Oct 3, 2014, Shorty’s Well to spring in Tuber Canyon, 23 miles
Keep a-movin’ Dan,
don’t you listen to him Dan,
He’s a devil not a man
and he spreads the burning sand with water,
Dan can you see that big, green tree
where the water’s running free
and it’s waiting there for you and me,
water, cool, clear, water… “Cool Water” by Marty Robbins
We get to the ridge below Telescope Peak in one piece. Some how Orbit has enough energy to climb another 1,000 feet to the summit!
Carrot and I chill out and eat snacks while she’s away. I’m a bit anxious though, it’s getting late and I’m almost out of water.
I slump against my backpack and retrace the route with my eyes. I’ve never gained that much elevation in one summit. It took us most of the day to get here. We had to work really hard for the miles. I feel proud of our accomplishment, but we still have a long way to go. Is this the most challenging part of the route? Somehow I don’t think so. The uncertainty exhilarates and concerns me at the same time.
I try and turn my brain off for a moment to soak in the surroundings. I am in love with the desert. When I was sixteen, the desert canyons of southern Utah hypnotized me. And on the Pacific Crest Trail? The desert is my favorite section. Why? There’s no clutter. For an anxious person like myself it gives me a cognitive equilibrium I rarely feel.
Jess gets back and we head down a nice trail for a couple miles before the route diverges left and drops steeply from the ridge into Tuber Canyon. We bushwhack and slide down scree in the dark. Our next water source will be at the top of this canyon. And then…
we miss the spring. FUCK! Should we go back? I’ve been out of water for over two hours now. My mouth is dry and I feel dizzy but I’ve been here before and know I’ve got some time left in me. We decide to push on, hoping the other water source is running. Charlie, a ranger who works in Death Valley, told us Tuber Canyon had water. But we didn’t ask him if both sources were running. FUCK! FUCK! FUCK!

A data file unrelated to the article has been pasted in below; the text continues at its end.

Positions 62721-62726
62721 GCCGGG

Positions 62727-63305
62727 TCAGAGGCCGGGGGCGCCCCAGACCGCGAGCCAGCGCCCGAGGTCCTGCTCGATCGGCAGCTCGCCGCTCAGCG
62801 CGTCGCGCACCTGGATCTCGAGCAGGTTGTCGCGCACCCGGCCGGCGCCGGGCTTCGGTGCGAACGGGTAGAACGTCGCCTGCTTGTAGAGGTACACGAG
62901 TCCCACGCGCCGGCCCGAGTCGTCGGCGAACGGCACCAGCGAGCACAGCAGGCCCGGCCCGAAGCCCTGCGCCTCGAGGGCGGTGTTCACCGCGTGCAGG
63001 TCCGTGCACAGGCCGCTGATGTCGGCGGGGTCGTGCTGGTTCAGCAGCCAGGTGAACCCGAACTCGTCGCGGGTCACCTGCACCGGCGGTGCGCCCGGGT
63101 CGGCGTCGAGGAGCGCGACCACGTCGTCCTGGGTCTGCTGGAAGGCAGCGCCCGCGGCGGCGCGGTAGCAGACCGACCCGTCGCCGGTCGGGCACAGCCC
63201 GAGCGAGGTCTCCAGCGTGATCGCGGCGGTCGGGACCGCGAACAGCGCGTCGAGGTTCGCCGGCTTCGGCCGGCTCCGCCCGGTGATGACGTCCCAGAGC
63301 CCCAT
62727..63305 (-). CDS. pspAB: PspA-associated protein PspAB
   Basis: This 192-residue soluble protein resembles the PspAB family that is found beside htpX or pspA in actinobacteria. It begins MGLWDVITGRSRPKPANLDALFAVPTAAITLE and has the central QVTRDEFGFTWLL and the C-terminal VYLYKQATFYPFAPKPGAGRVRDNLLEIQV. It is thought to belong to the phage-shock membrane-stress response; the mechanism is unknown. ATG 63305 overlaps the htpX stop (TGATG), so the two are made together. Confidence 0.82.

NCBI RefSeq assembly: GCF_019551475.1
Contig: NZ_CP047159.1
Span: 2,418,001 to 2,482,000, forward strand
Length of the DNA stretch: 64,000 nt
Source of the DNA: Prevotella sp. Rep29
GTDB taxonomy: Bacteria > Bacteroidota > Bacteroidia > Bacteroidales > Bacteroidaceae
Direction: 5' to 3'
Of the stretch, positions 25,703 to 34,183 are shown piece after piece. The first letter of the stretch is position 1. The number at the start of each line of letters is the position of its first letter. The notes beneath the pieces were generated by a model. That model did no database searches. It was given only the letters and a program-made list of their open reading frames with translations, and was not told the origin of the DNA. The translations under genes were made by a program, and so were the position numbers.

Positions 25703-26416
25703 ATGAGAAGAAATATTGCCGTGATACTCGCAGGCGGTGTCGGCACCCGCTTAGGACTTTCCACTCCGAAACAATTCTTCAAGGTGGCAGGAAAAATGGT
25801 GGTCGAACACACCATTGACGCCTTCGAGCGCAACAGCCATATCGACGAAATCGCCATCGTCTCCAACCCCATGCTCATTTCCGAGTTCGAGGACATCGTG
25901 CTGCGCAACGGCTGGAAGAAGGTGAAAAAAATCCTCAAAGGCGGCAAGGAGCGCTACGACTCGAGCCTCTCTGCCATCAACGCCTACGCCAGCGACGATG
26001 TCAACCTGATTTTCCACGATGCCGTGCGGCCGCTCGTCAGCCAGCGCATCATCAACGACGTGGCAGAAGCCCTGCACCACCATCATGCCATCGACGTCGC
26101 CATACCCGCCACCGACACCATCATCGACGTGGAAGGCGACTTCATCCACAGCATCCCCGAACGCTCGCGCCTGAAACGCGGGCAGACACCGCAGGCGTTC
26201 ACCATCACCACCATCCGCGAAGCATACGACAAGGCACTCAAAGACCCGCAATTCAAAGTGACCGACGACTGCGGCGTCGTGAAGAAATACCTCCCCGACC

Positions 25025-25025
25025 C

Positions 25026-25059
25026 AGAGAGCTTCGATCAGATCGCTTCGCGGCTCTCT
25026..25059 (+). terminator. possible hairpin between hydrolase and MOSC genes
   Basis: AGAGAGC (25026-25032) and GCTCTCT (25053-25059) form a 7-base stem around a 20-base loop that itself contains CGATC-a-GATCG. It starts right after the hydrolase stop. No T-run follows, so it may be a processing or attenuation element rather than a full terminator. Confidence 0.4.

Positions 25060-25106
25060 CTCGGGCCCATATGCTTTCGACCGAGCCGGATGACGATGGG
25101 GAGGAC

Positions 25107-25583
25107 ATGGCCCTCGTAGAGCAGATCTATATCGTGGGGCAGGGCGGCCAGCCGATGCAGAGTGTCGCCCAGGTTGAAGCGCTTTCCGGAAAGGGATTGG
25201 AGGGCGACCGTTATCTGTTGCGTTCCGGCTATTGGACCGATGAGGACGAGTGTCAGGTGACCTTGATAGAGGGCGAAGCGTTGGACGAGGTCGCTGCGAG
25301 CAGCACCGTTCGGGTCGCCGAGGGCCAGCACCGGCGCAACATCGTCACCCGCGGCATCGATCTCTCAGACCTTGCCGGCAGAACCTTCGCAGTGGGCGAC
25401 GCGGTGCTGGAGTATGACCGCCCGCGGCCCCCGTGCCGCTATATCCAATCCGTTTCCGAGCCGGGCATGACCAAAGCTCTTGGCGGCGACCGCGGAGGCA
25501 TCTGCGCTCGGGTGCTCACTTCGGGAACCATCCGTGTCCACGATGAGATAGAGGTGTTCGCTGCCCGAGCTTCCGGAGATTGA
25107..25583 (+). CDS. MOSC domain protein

The dark descent down Tuber Canyon tests my grit. I am thirsty and my joints bother me, but I won’t stop until I get to water. Something tells me the water will be running because the further we descend, I see more wild burro poop and places where they bedded in the sand. Why would they hang out here?
We come to a part of the canyon choked with green vegetation and it indicates that the water source is nearby. So we split up and each take a different animal trail to find it. Jess yells something. I point my headlamp her direction and see that she’s grinning ear to ear holding up a big horned sheep’s skull! Is that a good sign?
I inspect my area closely, there are animal bones and poop and places where animals sleep. And then! I turn around to face the most amazing sulfur smelling yellow muddy little puddle I have ever seen. “Water! Water!” I yell. The girls come running.
We stare at it for a moment. Like to make sure it exists? No its there. We stare at it because it’s the shittiest water we’ve ever seen.
“Are you gonna treat it?”
“Do you hear that? There’s running water behind those bushes!” blurts Carrot.
Somewhere there’s a spring but it’s choked out by thick brush. We try and go over and under and through and around, but to no avail. So I guess its the shitty little puddle after all. But water has never tasted so awful and good all at once! Have you ever tasted water that smells like farts?
I set up my sleeping bag amid the bones and poop, the prickly things, and watchful eyes. I feel bad for invading their space. Don’t be shy, we’ll fall asleep soon.
I barely eat and don’t sleep. I toss and turn and think too much about tomorrow and past lovers and what the future holds. My brain is working overtime and my body is practically dead. I feel wired and high from the intensity of the day. How do I harmonize my brain and body? I need to sleep so I don’t burn out! BUT I’M ALIVEEEEEEE